Although SSR 12-2p sets forth a specific protocol for the establishment of fibromyalgia, it does not go so far as to require a medical record to contain “magic words” involving the trigger points. Here, Dr. Gierl, a rheumatologist, concluded that the Plaintiff met “all” of the trigger points. (R. 477.) Although Dr. Gierl's notes did not indicate that the trigger points were bilateral or above and below the waist, that may be assumed because the Plaintiff had tenderness at “all” of the points (there are 18 in total). In other words, since she experienced pain at all 18 trigger points, she necessarily experienced pain at points both above and below the waist and bilaterally. In addition, as a rheumatologist, presumably Dr. Gierl would understand the diagnostic criteria of the American College of Rheumatology and would not have made a fibromyalgia diagnosis had the Plaintiff not met the appropriate criteria. In any event, the notation that she experienced pain at all trigger points means that she did, in fact, meet the diagnostic criteria. The mere fact that Dr. Gierl did not make that explicit does not mean it cannot reasonably be inferred from the record.

         In support of its argument, the government cites two district court opinions from outside the circuit. In Clowers v. Colvin, the ALJ noted that the claimant's physician had diagnosed fibromyalgia but had not specifically found tenderness in at least 11 of the 18 points. “However, Dr. Sohn did not clearly identify tenderness in eleven out of eighteen tender points. Instead, while clearly finding tenderness on plaintiff's elbows and knees, he otherwise found: tenderness on plaintiff's “[u]pper arms, ” with no indication of a finding at the supraspinatus muscle (near the shoulder blade); tenderness “along the sides of the hips, ” with no indication of a finding at the greater trochanter (below the hip); and tenderness of the neck, with no indication as to findings at both the back and sides of the neck.” Clowers v. Colvin, No. C13-0539-RSL, 2013 WL 5835769, at *5 (W.D. Wash. Oct. 30, 2013). Here, by contrast, the Plaintiff's physician noted that she had tenderness at “all” eighteen points. Thus, there is no uncertainty about whether the Plaintiff met the requisite diagnostic criteria. The government also cites a footnote in Owens v. Astrue, 2013 WL 753505 *8 n.6, but that footnote also merely indicates that the physician's opinion did not contain a finding that pain was present in at least 11 of 18 points.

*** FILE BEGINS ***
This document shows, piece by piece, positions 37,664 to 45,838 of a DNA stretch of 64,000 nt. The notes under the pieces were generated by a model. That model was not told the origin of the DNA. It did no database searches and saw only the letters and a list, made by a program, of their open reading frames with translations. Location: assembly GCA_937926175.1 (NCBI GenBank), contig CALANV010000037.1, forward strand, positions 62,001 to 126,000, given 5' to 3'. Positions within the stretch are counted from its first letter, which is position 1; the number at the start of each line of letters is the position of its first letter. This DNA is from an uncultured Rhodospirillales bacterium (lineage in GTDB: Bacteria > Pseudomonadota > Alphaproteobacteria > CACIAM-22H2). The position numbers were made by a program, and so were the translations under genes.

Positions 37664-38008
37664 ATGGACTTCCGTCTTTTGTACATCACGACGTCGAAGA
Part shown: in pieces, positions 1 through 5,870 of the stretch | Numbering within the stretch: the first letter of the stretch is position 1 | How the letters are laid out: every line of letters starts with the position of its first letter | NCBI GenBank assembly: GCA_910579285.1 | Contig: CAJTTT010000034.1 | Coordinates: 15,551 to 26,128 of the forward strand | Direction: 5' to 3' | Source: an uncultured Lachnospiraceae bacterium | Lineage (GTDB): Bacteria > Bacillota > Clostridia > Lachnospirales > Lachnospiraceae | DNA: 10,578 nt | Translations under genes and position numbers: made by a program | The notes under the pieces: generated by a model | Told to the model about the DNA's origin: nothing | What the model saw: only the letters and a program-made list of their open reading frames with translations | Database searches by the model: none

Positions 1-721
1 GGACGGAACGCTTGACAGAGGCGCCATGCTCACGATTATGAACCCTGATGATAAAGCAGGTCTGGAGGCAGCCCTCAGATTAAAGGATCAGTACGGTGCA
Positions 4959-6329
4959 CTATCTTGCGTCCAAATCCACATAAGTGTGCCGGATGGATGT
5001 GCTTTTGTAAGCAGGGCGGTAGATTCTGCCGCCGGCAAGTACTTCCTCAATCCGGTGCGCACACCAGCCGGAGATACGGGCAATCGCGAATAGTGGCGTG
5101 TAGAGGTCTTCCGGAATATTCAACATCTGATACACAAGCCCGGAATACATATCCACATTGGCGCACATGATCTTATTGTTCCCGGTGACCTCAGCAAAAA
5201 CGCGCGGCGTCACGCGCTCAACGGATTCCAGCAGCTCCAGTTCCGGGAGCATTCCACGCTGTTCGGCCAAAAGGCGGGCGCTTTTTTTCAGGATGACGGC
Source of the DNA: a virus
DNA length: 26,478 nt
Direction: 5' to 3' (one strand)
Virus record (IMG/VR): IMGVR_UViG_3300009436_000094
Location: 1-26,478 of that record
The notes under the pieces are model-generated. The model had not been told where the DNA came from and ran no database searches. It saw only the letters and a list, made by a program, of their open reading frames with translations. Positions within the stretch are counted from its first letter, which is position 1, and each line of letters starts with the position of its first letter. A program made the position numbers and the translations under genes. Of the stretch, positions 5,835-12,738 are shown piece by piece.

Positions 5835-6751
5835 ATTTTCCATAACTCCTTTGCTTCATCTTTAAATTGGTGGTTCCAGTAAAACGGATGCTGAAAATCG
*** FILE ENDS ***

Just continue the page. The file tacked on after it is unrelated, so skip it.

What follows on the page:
In contrast to these inapposite and nonbinding authorities, at least two cases within the circuit have remanded on the grounds proposed by the Plaintiff. In Olson v. Barnhart, for example, the court found that “on at least two occasions, Dr. Shamim reported that plaintiff had tenderness in all 18 of the 18 diagnostic trigger points . . . Contrary to the ALJ's conclusion, the presence of tenderness at the trigger points, combined with plaintiff's reports of all-over pain and fatigue, provided clinically demonstrable evidence that plaintiff suffers from fibromyalgia.” No. 06-C-204-C, 2006 WL 3025657, at *6 (W.D. Wis. Sept. 25, 2006). And in Cole v. Colvin, No. 1:14-CV-01195-SEB-MJ, 2015 WL 1885452, at *5 (S.D. Ind. Apr. 23, 2015) the court concluded that “the medical record, when taken on its face, shows that Cole's chief complaint was fibromyalgia and shows that Dr. Tzetzo diagnosed Cole with fibromyalgia, based on her history. . . .The ALJ improperly determined that such a diagnosis was insufficient to find that an impairment is “severe” and in so doing played doctor . . .”) Here, the record contains numerous references to “fibromyalgia” from competent treatment providers, and a statement from the treating rheumatologist that “all” trigger points had produced tenderness. The fact that the physician's statement was on a form provided by the claimant's attorney does not mean it can simply be ignored. Nothing in SSR 12-2p states that the treatment notes themselves must be the exclusive source of evidence for fibromyalgia. The ALJ expressed concern that the form was a “fill-in-the-blanks” kind of form, which could be discounted, presumably, on the grounds that filling in blanks is a conclusory and undetailed ...

Buy This Entire Record For $7.95

Download the entire decision to receive the complete text, official citation,
docket number, dissents and concurrences, and footnotes for this case.

Learn more about what you receive with purchase of this case.